During convalescence, evidence of infection can be obtained indirectly by demonstrating antistreptococcal antibodies in serum. Antibodies are most useful in diagnosis of poststreptococcal diseases, such as rheumatic fever and glomerulonephritis. Confirmation requires that sequential specimens show a rise in titer because a single value may be high because of a long antecedent infection. Serum specimens need not be taken more often than every 2 wk and may be taken every 2 mo. To be considered significant, a rise (or fall) in titer should span at least 2 serial dilutions. The antistreptolysin O (ASO) titer rises in only 75 to 80% of infections. For completeness in difficult cases, any one of the other tests (antihyaluronidase, antideoxyribonuclease B, antinicotinamide adenine dinucleotidase, antistreptokinase) can also be used. Penicillin given within the first 5 days for symptomatic streptococcal pharyngitis may delay the appearance and decrease the magnitude of the ASO response. Patients with streptococcal pyoderma usually do not have a significant ASO response but may have a response to other antigens (ie, anti-DNAase, antihyaluronidase).
(See also the Infectious Diseases Society of America's Practice Guidelines for the Diagnosis and Management of Group A Streptococcal Pharyngitis.) and The American Heart Associations' Preventing of Rheumatic Fever.)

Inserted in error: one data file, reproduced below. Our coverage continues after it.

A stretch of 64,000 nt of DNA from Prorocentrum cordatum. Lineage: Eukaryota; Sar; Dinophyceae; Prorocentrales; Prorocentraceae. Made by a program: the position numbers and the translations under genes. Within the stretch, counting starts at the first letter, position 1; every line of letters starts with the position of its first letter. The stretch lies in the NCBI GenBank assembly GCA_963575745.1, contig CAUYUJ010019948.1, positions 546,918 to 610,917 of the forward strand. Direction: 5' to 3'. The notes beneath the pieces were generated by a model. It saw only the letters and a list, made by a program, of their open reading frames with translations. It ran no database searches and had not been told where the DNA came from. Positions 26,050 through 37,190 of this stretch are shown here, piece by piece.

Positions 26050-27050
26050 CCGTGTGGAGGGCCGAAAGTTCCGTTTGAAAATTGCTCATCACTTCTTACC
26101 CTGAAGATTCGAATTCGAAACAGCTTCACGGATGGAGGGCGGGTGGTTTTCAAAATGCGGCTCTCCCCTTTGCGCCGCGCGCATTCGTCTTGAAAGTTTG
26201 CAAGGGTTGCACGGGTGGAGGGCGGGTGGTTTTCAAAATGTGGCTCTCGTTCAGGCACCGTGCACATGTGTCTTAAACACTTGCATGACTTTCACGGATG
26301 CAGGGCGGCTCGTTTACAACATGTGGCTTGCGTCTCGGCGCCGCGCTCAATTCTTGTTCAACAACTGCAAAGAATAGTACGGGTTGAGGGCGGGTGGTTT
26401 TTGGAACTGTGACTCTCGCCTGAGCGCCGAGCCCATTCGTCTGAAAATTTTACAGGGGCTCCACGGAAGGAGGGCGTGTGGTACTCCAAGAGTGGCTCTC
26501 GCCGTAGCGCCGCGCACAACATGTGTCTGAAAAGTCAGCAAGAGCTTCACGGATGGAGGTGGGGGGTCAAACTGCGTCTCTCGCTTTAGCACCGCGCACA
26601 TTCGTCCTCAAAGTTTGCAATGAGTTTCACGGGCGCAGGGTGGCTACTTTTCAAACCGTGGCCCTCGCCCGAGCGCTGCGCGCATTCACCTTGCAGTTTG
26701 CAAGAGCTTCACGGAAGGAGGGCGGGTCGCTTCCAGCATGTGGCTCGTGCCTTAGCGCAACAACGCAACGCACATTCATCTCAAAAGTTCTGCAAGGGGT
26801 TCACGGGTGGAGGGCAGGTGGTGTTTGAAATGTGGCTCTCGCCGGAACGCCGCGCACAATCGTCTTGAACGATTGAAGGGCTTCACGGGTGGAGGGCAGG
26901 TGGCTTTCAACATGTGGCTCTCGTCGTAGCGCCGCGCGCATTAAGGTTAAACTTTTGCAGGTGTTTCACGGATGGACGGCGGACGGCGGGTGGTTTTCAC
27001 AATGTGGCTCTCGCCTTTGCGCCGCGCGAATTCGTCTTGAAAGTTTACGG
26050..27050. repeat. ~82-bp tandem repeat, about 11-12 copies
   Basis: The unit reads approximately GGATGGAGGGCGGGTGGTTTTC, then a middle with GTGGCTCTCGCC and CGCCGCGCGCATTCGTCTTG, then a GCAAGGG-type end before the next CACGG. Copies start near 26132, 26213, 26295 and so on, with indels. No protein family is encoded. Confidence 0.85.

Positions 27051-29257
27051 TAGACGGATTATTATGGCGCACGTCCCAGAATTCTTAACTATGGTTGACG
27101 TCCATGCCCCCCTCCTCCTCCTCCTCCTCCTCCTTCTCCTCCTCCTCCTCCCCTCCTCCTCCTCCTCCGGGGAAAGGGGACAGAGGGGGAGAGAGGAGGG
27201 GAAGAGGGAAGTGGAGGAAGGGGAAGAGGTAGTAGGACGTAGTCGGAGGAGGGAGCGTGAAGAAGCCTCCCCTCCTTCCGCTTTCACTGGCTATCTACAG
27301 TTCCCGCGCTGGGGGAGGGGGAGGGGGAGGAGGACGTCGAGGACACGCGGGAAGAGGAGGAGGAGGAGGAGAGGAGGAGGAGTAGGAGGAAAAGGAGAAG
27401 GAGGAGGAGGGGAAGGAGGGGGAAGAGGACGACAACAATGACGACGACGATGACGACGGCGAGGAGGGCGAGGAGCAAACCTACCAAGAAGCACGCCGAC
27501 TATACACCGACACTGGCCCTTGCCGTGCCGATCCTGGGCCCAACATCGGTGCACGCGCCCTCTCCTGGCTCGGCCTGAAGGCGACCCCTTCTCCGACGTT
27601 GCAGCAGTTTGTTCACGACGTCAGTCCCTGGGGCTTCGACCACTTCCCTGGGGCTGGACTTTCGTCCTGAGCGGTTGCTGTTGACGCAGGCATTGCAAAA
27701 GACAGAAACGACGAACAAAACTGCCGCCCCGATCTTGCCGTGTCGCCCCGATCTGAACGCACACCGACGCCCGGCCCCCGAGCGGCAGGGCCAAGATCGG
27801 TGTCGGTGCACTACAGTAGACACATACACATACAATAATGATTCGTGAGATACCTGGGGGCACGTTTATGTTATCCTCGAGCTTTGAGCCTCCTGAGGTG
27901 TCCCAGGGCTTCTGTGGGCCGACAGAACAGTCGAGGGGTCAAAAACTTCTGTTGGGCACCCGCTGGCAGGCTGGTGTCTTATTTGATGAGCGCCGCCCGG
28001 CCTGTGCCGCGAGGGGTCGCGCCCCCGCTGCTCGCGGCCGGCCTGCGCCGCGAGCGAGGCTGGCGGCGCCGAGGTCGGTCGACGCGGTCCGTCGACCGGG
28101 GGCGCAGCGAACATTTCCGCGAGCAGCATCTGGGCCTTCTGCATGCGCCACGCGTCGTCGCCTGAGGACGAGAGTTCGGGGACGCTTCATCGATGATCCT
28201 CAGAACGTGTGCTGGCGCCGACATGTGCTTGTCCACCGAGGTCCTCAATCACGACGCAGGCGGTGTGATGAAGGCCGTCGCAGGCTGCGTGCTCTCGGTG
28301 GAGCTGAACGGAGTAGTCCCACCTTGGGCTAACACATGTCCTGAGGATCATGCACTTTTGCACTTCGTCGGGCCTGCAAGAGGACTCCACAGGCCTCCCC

Ordinarily, pharyngeal GABHS infections, including scarlet fever, are self-limited. Antibiotics shorten the course in young children, especially those with scarlet fever, but have only modest effect on symptoms in adolescents and adults. However, antibiotics help prevent local suppurative complications (eg, peritonsillar abscess), otitis media, and rheumatic fever.
Penicillin is the drug of choice. No isolate of GABHS has demonstrated penicillin resistance clinically, probably because it lacks altered penicillin-binding proteins, has an inefficient gene transfer mechanism for resistance, or both. However, some streptococcal strains appear to have in vitro tolerance to penicillin; the clinical significance of such strains is unclear.
A single injection of benzathine penicillin G, 600,000 units IM for small children (< 27.3 kg) or 1.2 million units IM for adolescents and adults usually suffices. Oral drugs may be used if the patient can be trusted to maintain the regimen for the required 10 days. Choices include penicillin V 500 mg (250 mg for children < 27 kg) po q 12 h; amoxicillin 50 mg/kg (maximum 1 g) once/day for 10 days is an effective substitute for penicillin V. Oral narrow-spectrum cephalosporins (eg, cephalexin, cefadroxil) are also effective and can be used unless patients have an anaphylactic reaction to penicillin. Azithromycin can be used for a 5-day course of therapy, although macrolides are inactive against Fusobacterium necrophorum, a common cause of pharyngitis in adolescents and adults. Delaying treatment 1 to 2 days until laboratory confirmation increases neither the duration of disease nor the incidence of complications.